Dragging The Health Service from Victorian to Modern Times!
The Scotsman, January 7th 2010
The NHS has always been seen by the public and politicians as something special, off-limits to consideration of future cuts by the Conservatives and Labour, and influenced by the personal experience people have of the health service when they need it.
The reality has always been more complicated than the egalitarian rhetoric which has shrouded the NHS since its formation. At that time Nye Bevan had to weave and navigate to bring the NHS into being with BMA support. Two of these compromises – the UK-wide merit system for NHS consultants and their right to undertake private work – remain to this day.
Not only that, but in an age where Thatcher and then Blair waxed lyrically about ‘feather bedding’ and ‘subsidies’ they have remained off limits to any Conservative or Labour review.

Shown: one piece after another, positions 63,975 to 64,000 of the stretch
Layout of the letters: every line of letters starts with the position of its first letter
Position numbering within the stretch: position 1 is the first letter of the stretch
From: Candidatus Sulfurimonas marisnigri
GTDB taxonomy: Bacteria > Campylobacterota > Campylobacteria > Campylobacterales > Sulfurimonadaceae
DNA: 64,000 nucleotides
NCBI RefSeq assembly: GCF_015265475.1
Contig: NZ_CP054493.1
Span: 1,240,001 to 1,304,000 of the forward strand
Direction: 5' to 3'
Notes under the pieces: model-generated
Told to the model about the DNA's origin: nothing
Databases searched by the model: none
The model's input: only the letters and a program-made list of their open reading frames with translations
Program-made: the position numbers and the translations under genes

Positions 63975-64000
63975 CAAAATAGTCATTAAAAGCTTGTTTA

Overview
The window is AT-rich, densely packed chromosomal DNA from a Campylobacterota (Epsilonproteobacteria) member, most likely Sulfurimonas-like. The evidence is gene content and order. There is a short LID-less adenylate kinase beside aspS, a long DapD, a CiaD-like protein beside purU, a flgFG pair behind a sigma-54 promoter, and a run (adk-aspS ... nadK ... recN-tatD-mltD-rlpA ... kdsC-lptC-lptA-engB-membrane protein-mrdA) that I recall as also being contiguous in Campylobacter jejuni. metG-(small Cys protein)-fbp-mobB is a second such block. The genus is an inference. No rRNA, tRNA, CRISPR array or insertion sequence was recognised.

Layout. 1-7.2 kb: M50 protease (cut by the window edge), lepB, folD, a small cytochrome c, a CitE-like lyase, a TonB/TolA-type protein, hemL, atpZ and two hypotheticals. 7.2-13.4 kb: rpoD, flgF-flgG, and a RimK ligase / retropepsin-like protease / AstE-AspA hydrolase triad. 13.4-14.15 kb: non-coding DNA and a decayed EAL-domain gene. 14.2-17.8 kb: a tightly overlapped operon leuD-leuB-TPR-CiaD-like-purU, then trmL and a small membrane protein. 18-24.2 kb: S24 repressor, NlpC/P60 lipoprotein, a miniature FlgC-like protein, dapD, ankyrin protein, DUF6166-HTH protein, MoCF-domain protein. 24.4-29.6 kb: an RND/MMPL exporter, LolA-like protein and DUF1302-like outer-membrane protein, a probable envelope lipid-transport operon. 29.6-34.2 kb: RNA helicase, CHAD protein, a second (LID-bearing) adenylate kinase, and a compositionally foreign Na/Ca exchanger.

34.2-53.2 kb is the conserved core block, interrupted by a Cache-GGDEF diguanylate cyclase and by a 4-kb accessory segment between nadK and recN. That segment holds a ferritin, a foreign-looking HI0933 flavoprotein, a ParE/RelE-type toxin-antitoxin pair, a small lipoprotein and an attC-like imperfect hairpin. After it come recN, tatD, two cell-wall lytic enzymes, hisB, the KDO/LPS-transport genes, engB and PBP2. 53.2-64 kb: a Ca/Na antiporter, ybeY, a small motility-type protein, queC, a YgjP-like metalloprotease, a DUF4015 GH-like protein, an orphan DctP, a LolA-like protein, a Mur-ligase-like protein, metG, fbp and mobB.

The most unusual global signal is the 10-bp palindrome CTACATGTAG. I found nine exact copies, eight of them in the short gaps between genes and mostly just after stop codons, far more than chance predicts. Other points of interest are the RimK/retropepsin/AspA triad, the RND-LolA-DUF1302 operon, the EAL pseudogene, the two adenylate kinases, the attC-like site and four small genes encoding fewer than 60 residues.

Until now that is. For Nicola Sturgeon, Deputy First Minister and Scottish Health Secretary has blown the lid off these rather cosy arrangements.
Sturgeon has said in these difficult economic times there can be no grounds for increasing the awards to consultants next year. Instead, a less expensive and broader based merit programme for the NHS should be devised.
We are not talking about small amounts of public money. Across the UK the NHS consultancy scheme costs well over £350 million per annum. In Scotland it costs £28 million remunerating a mere 500 consultants who earn an average of approximately £56,000 per year on top of their ‘basic’ salary. This ‘award’ is counted as ‘salary’ and is pensionable, therefore costing even more future monies to the taxpayer.